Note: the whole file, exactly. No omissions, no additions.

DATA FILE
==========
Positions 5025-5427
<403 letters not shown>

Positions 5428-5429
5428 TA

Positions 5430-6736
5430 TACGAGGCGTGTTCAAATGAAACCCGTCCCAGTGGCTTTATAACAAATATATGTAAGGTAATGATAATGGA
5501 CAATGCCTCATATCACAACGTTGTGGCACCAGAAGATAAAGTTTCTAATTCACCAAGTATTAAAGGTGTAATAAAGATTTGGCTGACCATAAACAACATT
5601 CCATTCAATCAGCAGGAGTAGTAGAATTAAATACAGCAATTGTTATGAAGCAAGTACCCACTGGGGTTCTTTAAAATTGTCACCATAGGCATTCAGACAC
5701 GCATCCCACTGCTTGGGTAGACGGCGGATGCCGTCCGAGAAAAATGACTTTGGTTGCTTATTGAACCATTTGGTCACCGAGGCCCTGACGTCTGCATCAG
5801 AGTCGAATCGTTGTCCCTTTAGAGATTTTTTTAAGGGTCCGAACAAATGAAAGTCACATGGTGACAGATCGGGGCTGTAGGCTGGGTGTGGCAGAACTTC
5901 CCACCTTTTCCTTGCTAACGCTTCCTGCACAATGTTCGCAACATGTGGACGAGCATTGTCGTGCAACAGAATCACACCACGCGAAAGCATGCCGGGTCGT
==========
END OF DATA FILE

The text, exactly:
Positions 5025-5427
<403 letters not shown>

Positions 5428-5429
5428 TA

Positions 5430-6736
5430 TACGAGGCGTGTTCAAATGAAACCCGTCCCAGTGGCTTTATAACAAATATATGTAAGGTAATGATAATGGA
5501 CAATGCCTCATATCACAACGTTGTGGCACCAGAAGATAAAGTTTCTAATTCACCAAGTATTAAAGGTGTAATAAAGATTTGGCTGACCATAAACAACATT
5601 CCATTCAATCAGCAGGAGTAGTAGAATTAAATACAGCAATTGTTATGAAGCAAGTACCCACTGGGGTTCTTTAAAATTGTCACCATAGGCATTCAGACAC
5701 GCATCCCACTGCTTGGGTAGACGGCGGATGCCGTCCGAGAAAAATGACTTTGGTTGCTTATTGAACCATTTGGTCACCGAGGCCCTGACGTCTGCATCAG
5801 AGTCGAATCGTTGTCCCTTTAGAGATTTTTTTAAGGGTCCGAACAAATGAAAGTCACATGGTGACAGATCGGGGCTGTAGGCTGGGTGTGGCAGAACTTC
5901 CCACCTTTTCCTTGCTAACGCTTCCTGCACAATGTTCGCAACATGTGGACGAGCATTGTCGTGCAACAGAATCACACCACGCGAAAGCATGCCGGGTCGT